In this fully revised and enhanced edition of his Religion in the New World (Fortress Press, 1990), Wentz extends and deepens his successful account of the shaping of America's diverse religious traditions. Using religious studies categories, such as myth, legend, symbol, and ritual, Wentz sketches the development and flowering of all the traditions—Native American, Reformed, Puritan, Roman Catholic, Restorationist—that proved decisive for American religion. The book extensively treats indigenous American figures and movements, including women, Native Americans, and Mormons, as well as Asian, African, and Islamic traditions. It also includes more material on Transcendentalism and Unitarian Universalism, public religion, and contemporary American Buddhists, Hindus, and Muslims.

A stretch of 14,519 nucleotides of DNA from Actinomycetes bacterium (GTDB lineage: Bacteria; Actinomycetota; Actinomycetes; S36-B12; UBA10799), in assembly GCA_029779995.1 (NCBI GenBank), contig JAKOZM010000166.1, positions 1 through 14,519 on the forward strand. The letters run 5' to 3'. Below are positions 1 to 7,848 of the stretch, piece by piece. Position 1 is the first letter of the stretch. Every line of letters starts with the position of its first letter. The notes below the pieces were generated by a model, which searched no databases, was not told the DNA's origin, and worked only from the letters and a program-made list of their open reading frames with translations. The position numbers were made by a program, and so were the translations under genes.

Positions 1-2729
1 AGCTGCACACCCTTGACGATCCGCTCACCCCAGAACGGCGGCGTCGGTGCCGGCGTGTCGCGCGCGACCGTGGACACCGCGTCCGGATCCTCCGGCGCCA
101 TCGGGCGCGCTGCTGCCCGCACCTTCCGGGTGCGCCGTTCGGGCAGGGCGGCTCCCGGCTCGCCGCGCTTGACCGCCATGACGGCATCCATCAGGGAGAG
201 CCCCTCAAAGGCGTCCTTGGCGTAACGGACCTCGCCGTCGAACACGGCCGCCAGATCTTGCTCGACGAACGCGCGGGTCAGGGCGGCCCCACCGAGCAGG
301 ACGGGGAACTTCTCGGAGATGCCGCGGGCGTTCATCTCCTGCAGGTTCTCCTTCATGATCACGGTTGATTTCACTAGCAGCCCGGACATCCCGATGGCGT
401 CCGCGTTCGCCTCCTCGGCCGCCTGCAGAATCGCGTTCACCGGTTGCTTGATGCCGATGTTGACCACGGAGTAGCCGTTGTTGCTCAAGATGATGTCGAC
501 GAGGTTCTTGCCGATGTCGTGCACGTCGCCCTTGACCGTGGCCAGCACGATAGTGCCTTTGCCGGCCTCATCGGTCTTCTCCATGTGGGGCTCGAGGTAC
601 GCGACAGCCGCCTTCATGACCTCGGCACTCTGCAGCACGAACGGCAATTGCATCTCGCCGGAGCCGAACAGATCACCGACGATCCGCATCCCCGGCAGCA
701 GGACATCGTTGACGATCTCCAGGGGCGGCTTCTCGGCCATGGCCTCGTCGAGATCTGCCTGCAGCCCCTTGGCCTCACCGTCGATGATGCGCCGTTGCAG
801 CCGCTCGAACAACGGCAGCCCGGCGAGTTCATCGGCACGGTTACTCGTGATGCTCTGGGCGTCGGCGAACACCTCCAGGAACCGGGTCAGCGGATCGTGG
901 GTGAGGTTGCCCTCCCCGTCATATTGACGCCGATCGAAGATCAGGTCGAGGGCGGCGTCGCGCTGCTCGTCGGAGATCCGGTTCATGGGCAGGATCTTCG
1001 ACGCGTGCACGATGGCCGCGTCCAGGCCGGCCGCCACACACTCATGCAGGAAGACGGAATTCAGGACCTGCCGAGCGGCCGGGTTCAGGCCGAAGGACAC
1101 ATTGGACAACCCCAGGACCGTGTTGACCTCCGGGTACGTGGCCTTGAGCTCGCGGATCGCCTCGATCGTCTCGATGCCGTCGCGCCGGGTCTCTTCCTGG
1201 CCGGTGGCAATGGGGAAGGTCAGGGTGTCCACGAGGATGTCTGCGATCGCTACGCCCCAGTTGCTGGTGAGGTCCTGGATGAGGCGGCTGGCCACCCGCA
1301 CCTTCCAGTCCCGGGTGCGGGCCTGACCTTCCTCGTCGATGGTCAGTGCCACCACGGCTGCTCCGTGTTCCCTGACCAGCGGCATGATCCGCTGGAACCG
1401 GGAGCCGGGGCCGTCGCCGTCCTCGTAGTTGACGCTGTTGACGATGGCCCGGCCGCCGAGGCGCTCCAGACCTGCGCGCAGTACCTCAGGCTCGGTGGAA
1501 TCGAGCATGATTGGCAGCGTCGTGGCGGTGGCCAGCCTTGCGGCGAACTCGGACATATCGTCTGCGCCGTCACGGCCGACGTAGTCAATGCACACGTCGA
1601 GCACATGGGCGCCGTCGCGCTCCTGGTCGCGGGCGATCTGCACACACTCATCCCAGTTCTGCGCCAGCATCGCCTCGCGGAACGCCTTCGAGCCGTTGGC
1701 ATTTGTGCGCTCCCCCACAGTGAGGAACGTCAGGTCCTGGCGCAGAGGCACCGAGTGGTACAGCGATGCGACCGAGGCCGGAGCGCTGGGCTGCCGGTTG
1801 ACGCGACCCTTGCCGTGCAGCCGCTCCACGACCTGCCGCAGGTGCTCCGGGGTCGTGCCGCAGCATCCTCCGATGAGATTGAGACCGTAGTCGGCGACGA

For Americans in search of their religious identity, Wentz's work invites them to explore anew America's vast religious landscape.
—Walter H. Capps, University of California
Wentz commands his subject, and he is a sympathetic and judicious observer. . . All in all, [the book] is a splendid achievement and a pleasure to read. It deserves the attention of undergraduates and general readers.
Written in a lively, readable style. . . it is apparent that the book was forged in the classroom of an accomplished teacher of undergraduates. . . It persists in introducing the meaning of religion through exploration of diverse religious traditions. The book merits wide reception and use.
—Anglican Theological Review
Any thoughtful reader will learn a great deal about most of the religious traditions that have thrived within the American experience. . . The book is well written, carefully organized, learned, and it will take its place as an important contribution to the literature of the field.
Richard E. Wentz is Professor Emeritus and Founder of the Department of Religious Studies at Arizona State University. Among his many books are The Culture of Religious Pluralism (1998), John Williamson Nevin: American Theologian (1997), and Why People Do Bad Things in the Name of Religion (1993).